In recognition of this obstacle to Anguillian empowerment, our Government pledged to amend the legislation to facilitate the conveyance of such properties into corporate entities (companies) without the burden of stamp duty. On May 20th 2008, in the circumstances of assisting the Lake Family of the Tanglewood Estate in achieving such transfer of lands in a timely manner, our Government through Executive Council agreed to temporary arrangements until suitable amendments could be made to the Stamp Act to address the general concern. Executive Council instructed the Attorney General to “craft a suitable amendment or amendments to grantof stamp duty (full or partial) on transactions designed to facilitate the conveyance of property from undivided family estates to corporate entities one hundred percent owned by the same families for tourism and other development purposes.”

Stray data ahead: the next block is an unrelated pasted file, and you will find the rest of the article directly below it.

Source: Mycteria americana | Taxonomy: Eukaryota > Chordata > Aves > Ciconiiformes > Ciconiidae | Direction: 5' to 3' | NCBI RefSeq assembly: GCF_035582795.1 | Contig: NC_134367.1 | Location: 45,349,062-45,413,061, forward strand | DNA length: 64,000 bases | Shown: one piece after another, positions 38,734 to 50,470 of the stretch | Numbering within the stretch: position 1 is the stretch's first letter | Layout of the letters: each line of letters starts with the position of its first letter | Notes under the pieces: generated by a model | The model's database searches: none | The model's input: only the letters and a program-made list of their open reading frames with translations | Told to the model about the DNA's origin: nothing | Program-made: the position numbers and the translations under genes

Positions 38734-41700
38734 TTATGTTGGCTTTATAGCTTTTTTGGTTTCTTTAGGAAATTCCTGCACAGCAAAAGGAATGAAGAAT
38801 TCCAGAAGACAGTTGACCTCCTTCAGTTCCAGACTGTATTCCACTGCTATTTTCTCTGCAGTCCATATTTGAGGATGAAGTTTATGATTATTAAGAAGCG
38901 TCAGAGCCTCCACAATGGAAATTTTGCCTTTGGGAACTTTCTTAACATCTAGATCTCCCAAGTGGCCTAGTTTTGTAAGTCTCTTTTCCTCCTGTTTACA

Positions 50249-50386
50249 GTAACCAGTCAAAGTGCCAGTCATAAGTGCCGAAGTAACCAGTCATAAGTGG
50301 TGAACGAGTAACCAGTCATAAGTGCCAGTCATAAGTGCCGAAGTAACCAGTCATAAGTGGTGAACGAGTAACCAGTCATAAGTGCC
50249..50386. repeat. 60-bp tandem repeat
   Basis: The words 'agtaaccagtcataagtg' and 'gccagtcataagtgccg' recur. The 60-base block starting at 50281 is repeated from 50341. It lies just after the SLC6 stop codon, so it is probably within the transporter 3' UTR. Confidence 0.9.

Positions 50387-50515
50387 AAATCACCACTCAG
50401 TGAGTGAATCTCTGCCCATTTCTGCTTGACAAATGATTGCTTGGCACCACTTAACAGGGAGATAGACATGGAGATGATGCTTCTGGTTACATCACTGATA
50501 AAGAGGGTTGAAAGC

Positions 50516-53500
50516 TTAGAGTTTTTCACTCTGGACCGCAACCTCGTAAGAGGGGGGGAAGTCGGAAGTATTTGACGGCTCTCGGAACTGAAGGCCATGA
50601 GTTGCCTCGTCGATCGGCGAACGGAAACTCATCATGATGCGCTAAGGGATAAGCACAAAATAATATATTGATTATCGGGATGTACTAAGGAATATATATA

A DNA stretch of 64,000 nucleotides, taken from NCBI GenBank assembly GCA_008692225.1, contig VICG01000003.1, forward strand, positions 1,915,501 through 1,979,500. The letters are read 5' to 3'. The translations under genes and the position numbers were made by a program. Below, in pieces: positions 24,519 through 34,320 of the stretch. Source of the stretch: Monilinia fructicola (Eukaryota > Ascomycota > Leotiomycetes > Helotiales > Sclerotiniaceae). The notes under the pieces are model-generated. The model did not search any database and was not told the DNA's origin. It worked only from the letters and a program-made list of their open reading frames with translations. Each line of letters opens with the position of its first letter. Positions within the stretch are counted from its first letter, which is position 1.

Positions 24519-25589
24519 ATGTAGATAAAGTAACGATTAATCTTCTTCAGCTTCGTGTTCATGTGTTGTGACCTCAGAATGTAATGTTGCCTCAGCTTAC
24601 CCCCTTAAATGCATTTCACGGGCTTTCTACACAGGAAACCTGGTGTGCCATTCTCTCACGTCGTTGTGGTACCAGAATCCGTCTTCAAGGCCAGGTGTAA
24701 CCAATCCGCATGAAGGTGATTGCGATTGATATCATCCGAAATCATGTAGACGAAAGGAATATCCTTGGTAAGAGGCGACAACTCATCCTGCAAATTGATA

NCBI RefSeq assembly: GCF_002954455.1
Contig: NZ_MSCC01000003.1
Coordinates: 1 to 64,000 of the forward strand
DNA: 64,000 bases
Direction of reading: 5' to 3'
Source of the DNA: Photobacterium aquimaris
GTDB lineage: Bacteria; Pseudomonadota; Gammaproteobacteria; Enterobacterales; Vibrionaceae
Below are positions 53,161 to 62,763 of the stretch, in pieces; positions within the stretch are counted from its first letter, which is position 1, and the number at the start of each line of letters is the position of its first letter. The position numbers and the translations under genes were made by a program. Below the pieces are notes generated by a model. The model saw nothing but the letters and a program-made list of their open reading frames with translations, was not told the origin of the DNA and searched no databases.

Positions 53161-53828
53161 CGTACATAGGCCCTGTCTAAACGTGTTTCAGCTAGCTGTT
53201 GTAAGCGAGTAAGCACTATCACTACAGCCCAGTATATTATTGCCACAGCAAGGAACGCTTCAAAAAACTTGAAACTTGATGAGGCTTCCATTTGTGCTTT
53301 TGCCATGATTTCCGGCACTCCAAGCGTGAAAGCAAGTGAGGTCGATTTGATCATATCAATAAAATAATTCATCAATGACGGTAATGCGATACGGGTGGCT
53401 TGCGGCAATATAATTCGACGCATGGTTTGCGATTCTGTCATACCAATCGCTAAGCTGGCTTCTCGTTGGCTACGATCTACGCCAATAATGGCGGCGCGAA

In accordance with Executive Council’s request the Attorney General’s Chambers drafted the appropriate legislation which, after the required period for publication in the Official Gazette, was taken to the House of Assembly and passed on January 5, 2010. Governor W. Alistair Harrison gave his assent to the Bill on January 8, 2010. The Bill entitled the Stamp (Amendment) Act 2010 is very specific in its intention as follows: (1) Where beneficiaries who are relatives of each other have inherited real estate and that real estate is owned in common by the relatives who intend to use that real estate for the development of a project, the administrator or executor of the real estate may apply under subsection (2) to the Executive Council for the waiver of Stamp Duty. The Act goes into considerably detail to ensure that all conditions of the application are met, and if Executive Council is satisfied that the application “enhances the economic development of Anguilla”, it may waive wholly or partially the payment of Stamp Duty. The penalty is equally strong: “any person who fails to comply with subsections (5) or (6) commits an offence and is liable on summary conviction to imprisonment for a term of 2 years or to a fine or both. The conviction shall not preclude the payment of the waived stamp duty.